Similar to the auto salvage industry, there are a variety of paths used IT equipment may go during the retirement stage. In the young IT Asset Retirement industry, there is little good information available to the users of IT equipment about which disposition channel to use, resulting in many firms choosing instead to store the equipment until they make a decision later or just throw it out and remove it from the productive lifecycle.
With this understanding, one can conclude that decisions made at retirement are critical to determining the optimal disposition strategy for each IT device, so that it is cascaded to its next best use, be it refurbishing and reuse as a whole unit, harvesting of parts for component recovery, processing for recycling or disposal.
It is at this stage where there is the greatest opportunity for development and investment to improve efficiencies and effectiveness of service providers to optimize retirement solutions for IT equipment.
Depending on who you talk to, IT asset retirement is a $2 billion to $11 billion industry. There are thousands of companies involved in all aspects of the business. Much of the talk of consolidation in the industry has yet to happen. Most major consolidation has taken place in the Salvage stage with Sims group adding mostly recycling and salvage operations into its fold in the United States, and only limited asset retirement triage and recovery capacity as a percentage of its total holdings. On the flip side, IBM Global Finance manages over $2 billion in retired IT assets each year, but a vast majority of these assets are run through independent service providers.
The Role of Waste Companies in the IT Asset Retirement Industry
One of the most significant opportunities to enhance the efficiency of the IT lifecycle flow is by improving the retirement supply chain. Waste haulers could have a significant role in this part of the industry. By leveraging their existing logistics supply chain to help make it as easy to responsibly dispose of an old IT device as it is to buy a new one, and to do this at a low cost to the consumer, waste haulers can help convert the 80% of old IT assets that either linger in the Retirement stage as stored devices or discarded improperly into more productive equipment continuing on in the IT lifecycle.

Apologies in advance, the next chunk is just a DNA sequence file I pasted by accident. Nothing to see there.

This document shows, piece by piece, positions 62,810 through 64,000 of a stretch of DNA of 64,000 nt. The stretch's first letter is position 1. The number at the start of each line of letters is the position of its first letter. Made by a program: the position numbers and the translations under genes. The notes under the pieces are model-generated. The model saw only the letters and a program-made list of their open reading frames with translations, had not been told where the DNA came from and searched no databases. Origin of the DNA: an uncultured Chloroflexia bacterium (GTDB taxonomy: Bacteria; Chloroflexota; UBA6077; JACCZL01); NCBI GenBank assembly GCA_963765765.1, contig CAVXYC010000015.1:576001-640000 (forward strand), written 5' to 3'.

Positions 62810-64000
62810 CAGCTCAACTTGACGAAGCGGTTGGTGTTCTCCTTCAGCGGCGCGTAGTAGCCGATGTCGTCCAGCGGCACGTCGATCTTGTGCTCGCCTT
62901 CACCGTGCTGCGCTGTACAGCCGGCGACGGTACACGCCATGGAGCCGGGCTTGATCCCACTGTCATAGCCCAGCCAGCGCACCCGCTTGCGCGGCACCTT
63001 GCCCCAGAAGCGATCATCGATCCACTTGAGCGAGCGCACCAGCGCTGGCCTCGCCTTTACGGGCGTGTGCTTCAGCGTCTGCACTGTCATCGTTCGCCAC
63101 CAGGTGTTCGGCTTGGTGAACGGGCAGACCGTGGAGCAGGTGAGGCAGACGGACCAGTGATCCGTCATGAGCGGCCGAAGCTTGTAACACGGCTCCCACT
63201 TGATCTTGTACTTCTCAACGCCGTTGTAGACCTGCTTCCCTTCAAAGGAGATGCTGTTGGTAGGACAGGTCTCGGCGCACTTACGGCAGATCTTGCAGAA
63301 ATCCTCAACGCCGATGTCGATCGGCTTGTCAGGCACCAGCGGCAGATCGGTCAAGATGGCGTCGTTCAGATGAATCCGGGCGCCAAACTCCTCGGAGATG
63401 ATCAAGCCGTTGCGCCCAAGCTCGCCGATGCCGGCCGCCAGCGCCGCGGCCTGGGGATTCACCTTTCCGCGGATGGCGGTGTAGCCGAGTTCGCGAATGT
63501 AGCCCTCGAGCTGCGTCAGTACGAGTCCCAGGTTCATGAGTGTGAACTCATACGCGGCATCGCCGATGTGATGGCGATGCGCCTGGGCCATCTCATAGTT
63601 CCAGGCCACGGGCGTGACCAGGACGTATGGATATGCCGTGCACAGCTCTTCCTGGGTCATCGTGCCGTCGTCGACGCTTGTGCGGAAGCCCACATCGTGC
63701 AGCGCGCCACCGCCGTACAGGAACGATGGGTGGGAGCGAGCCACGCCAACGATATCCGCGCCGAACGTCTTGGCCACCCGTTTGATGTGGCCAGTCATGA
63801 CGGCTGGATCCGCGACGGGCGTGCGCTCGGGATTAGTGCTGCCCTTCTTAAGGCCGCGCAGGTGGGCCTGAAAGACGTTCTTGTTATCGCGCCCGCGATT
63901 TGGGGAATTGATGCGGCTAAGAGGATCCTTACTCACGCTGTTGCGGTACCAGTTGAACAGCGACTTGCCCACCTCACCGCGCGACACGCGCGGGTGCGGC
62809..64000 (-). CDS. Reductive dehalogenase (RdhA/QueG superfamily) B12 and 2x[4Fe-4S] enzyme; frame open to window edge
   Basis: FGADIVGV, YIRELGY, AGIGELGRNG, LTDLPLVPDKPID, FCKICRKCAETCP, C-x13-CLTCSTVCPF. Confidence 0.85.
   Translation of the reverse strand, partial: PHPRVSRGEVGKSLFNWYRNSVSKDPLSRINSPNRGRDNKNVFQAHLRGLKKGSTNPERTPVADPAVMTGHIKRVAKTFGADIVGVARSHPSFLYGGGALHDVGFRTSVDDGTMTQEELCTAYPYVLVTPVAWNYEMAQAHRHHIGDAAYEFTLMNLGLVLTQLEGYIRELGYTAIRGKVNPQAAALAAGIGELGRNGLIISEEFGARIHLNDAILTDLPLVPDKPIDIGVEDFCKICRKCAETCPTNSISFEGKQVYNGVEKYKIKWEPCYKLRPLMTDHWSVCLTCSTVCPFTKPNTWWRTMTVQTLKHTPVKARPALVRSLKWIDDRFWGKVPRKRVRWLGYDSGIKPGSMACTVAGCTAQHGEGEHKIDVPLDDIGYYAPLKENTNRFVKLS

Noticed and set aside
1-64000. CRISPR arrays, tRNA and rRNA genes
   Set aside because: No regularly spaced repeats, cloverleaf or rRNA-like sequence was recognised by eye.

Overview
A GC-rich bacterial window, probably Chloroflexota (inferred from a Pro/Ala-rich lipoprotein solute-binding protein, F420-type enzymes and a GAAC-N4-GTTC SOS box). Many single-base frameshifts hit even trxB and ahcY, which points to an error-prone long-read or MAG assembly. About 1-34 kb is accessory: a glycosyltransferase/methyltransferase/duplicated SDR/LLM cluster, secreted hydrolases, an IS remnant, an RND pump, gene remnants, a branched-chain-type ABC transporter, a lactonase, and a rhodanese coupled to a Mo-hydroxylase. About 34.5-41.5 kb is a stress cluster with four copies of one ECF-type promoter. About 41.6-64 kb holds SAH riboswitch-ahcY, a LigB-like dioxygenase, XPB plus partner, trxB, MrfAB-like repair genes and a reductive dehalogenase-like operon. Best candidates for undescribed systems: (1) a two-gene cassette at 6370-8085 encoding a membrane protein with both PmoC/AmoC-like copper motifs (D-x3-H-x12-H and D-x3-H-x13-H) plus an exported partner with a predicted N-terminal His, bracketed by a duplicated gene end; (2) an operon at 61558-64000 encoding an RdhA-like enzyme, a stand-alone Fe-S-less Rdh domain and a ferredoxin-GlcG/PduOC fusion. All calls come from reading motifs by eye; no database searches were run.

Whether through partnerships or by building internal capacity in retirement services, there is a lot opportunity to get in on the ground floor of this immature, high growth market segment.
It is important to also recognize there is a web of regulations related to state, federal and municipal environmental requirements, as well as federal and state privacy protection/data security issues. Companies need to understand their obligations under these various laws or ensure their partners are in compliance. Trade associations and government groups have done a good job outlining many of these issues and how to set up operations in compliance. The regulations also offer companies new opportunities to develop value added services to appeal to a wider market.
For waste companies looking to enter this industry, look to these following resource guides:
- E-Scrap Conference, hosted by Resource Recycling and E-Scrap News, taking place in Atlanta, GA from October 24 – 25: A great way to get introduced to the industry and meet many of the players. Last year’s show had more than 800 people in attendance.
- International Association of Electronics Recyclers: Their web site has a very thorough and validated directory of e-scrap processors and haulers, as well as other basic resources for the industry.
- WI Department of Natural Resources e-scrap web resource: A very nice collection of information on regulations as well as a checklist for evaluating processors.
US EPA e-scrap web resource: Links to detailed resource papers and tools for generators and processors of e-scrap.